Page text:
What Kind of Power of Attorney Do I Need Over My Mom So When She Dies I Can Sell the House?

by Roger Thorne J.D. ; Updated July 27, 2017

Powers of attorney do not survive after the person who granted them, called a principal, dies — no powers of attorney survive the death of the principal, and if you want to sell your mother's home after she dies you cannot do so with a power of attorney. Talk to a lawyer in your area if you need legal advice about powers of attorney and the death of a parent.

Power of Attorney

To grant power of attorney, a person, known as a principal, has to be an adult of sound mind. Powers or attorney exist between the principal and the person or organization she allows to act on her behalf, called an agent or attorney-in-fact. The agent can only do what the principal is legally allowed to do, and only if the principal gives the agent that right in the power of attorney document.


When a principal dies, all powers of attorney the principal granted immediately terminate, regardless of the kind of powers granted. For example, if your mother granted you financial power of attorney to sell her house, that power terminates as soon as you learn of your mother's death. Even though your mother may have wanted you to sell her house for her when she was alive, you can no longer do so once she dies.


Once your mother dies, the estate executor is the only person who can redistribute property to new owners. An executor, sometimes called a personal representative, is the person who has control over your mother's estate. Once your mother dies, the probate court in the state in which she lived has to open a probate case and start the probate process. You cannot dispose of your mother's property after she dies unless you have the authority to do so.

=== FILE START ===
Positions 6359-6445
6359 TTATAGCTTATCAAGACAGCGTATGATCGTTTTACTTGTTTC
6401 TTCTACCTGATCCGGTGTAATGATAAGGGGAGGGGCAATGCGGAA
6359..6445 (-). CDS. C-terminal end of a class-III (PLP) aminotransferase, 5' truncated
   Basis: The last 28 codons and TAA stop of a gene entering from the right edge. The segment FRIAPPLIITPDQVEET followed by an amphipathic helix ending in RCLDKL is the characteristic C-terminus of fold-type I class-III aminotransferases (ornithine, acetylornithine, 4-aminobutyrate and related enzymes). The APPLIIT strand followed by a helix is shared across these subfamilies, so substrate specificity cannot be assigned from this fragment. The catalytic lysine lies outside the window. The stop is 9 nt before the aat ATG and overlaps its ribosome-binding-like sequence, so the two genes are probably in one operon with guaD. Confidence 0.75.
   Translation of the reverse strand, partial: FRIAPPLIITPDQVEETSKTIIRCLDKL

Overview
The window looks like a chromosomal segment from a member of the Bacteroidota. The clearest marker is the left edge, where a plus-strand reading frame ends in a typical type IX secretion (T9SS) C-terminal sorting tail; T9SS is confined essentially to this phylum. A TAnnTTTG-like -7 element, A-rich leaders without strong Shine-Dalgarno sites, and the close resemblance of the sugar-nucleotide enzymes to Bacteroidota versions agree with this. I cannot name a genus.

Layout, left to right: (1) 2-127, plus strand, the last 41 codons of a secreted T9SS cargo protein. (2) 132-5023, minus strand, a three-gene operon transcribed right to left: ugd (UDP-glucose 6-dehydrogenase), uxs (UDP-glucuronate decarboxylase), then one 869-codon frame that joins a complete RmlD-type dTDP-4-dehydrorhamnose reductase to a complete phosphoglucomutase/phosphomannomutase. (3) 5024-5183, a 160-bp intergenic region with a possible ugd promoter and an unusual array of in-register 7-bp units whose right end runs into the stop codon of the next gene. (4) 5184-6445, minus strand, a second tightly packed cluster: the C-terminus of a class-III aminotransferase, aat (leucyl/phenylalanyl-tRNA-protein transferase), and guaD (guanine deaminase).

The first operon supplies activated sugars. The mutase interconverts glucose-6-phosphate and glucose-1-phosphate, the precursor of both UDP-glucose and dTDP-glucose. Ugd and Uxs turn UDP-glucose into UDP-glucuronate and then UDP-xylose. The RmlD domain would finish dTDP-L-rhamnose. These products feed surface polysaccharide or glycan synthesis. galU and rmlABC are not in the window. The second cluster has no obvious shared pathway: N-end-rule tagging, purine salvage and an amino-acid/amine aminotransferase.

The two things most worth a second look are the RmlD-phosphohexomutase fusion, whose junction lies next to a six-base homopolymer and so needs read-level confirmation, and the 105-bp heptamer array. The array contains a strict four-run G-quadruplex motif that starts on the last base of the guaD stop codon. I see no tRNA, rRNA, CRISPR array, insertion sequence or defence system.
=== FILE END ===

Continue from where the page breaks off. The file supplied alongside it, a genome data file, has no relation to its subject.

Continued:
What happens to your mother's house after she dies is determined by the probate laws of your state. If, for example, your mother dies and leaves behind a last will and testament that states she wants to sell her home, it is up to the executor to do this. While your mother can appoint you an executor, you are not automatically granted executor status merely because you had power of attorney over your mother when she was alive. Only the probate court can approve and appoint an executor.

About the Author

Roger Thorne is an attorney who began freelance writing in 2003. He has written for publications ranging from "MotorHome" magazine to "Cruising World." Thorne specializes in writing for law firms, Web sites, and professionals. He has a Juris Doctor from the University of Kansas.